Monday, December 14, 2015

December Madness

Life has been crazy hectic since the week of Thanksgiving. I touched on this somewhat in my previous post, which dealt with my post-Thanksgiving house hunting and job hunting. But that was only the beginning. Here are just some of the goings-on as of late:

I had my interview with a financing company on Friday, December 4th. I was interviewing to be a loan processor. Nothing glamorous, but the company seemed promising. I felt like the interview went really well, and those who interviewed me behaved in such a way that I felt incredibly confident about my chances. Nevertheless, I received a rejection email from them by Monday mid-afternoon. The nice thing is, I didn’t feel even a tiny hint of disappointment. Honestly. I was glad not to have to worry about it anymore, because I had another interview lined up for a job that I was even more excited about. I was happy to know I wouldn’t end up in a situation where I had a job offer but wanted to put it on hold while I waited on another possible offer.

On Sunday, December 6th, I taught Sunday school. That’s not a big deal in the grand scheme of things, but it always takes a decent amount of preparation. It’s not as easy to fake it or wing it in Community of Christ as it is in the LDS Church, simply because the approach to Sunday school is quite different. I’m not making a value judgment when I say that, by the way … although I can see how one might do so.

On Monday, December 7th, I had my two-hour penultimate training class for becoming an elder in Community of Christ. It was done via Skype, and I think it was the first and only class where I didn’t accidentally disconnect myself during the call or Skype session. That was nice.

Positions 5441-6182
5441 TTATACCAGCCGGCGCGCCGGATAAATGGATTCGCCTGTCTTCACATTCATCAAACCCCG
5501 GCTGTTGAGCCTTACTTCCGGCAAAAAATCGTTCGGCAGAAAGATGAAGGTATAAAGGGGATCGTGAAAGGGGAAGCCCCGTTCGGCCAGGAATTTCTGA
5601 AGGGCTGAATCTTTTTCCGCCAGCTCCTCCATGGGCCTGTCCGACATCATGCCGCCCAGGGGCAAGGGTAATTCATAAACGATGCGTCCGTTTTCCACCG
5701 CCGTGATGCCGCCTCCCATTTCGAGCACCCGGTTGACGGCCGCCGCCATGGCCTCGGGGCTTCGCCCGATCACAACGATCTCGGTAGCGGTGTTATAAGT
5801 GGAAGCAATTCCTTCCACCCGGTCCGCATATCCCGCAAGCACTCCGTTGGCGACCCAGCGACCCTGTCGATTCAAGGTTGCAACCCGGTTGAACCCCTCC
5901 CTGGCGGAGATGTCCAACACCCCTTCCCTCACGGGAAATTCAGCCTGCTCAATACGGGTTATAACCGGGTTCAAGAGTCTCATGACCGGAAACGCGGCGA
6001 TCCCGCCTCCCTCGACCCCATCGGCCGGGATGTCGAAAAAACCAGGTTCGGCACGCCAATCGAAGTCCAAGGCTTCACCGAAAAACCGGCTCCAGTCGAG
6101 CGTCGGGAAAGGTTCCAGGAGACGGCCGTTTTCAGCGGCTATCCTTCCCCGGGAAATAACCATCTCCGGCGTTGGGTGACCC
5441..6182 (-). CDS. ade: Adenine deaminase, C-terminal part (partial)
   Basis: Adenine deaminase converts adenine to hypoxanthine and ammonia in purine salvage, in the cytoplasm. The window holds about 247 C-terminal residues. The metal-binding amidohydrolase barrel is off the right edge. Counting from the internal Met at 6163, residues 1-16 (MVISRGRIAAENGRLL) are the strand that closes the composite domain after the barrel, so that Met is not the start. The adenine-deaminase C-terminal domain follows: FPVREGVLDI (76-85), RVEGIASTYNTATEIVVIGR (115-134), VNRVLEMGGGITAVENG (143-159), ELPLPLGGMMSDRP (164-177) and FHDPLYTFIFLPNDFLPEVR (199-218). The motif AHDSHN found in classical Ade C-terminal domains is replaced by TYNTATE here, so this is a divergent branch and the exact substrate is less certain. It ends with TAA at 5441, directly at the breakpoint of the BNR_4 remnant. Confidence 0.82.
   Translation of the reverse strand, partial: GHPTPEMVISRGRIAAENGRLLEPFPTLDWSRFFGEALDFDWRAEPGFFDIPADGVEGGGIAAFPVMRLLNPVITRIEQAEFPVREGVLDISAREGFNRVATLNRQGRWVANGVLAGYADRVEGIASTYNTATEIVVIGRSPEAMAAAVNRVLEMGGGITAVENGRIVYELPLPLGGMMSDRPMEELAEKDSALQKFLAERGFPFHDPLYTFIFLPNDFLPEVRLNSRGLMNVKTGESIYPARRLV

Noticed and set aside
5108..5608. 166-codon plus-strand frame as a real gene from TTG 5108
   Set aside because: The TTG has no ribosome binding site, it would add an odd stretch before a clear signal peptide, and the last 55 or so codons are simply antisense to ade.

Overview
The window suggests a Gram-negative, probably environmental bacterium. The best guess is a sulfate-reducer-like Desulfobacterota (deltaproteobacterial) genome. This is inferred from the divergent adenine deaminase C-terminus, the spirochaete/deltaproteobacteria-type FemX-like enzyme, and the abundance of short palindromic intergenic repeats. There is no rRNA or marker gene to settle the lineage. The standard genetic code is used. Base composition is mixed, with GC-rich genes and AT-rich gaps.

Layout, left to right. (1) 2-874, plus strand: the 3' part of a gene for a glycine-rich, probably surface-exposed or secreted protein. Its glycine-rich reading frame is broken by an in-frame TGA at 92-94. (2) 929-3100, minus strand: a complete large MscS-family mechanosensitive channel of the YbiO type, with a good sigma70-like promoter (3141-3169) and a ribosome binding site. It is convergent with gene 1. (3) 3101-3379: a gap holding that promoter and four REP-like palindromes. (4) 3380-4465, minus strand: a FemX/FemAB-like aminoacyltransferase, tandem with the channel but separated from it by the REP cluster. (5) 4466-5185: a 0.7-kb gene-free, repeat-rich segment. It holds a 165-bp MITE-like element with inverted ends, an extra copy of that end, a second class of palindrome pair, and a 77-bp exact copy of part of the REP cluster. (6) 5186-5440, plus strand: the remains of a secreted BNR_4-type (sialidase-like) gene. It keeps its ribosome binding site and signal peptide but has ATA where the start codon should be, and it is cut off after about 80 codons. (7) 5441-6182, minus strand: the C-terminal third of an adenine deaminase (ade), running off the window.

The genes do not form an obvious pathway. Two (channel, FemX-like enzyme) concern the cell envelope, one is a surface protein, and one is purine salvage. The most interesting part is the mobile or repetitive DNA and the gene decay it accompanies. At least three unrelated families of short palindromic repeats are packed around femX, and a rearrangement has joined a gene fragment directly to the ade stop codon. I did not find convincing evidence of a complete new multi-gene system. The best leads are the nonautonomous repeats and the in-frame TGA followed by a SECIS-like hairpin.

On Tuesday, December 8th, I had a job interview for a position I was really feeling excited about. I still do feel some excitement about it, but I’m in the waiting stage now and so it’s kind out of my mind for the moment. I was told I wouldn’t hear back for a couple of weeks because they are doing so many interviews. Anyway, the interview itself didn’t go as well as I had hoped. The first half went okay, but I felt really displeased with how I answered a couple of questions at the end. Because of that, I walked away feeling like I had blown it and all I wanted to do was crawl into bed for a few days. I haven’t completely written off the job opportunity, in part because I know they are hiring at least 11 people. But I don’t know what to expect. Now that I’ve had some time away from worrying about it, I wonder how happy I would really be there. I feel like a whiner every time I talk about being happy in a job. “What makes you feel entitled to that?” I can hear people saying. “That’s a luxury few of us are afforded. Grow up and get used to it.” Yeah, well. Since leaving graduate school, I’ve felt more in touch with my own self and had moments when I feel like my true personality has been allowed to shine, and it’s horribly depressing to think of stuffing it back down into a box that rarely gets opened. Problem is, I have no idea what I can do in the here and now that would fit me. Lately, I wonder about being a librarian. I think interacting with the public is something I would enjoy, and I like libraries. That seems like a winning combination, assuming my interactions with the public would be more positive than not. And I think that, at a library, they would be. Not that I know of any library openings right now. I’m just trying to find that delicate balance between fantasy and reality. A library job seems feasible and yet appealing.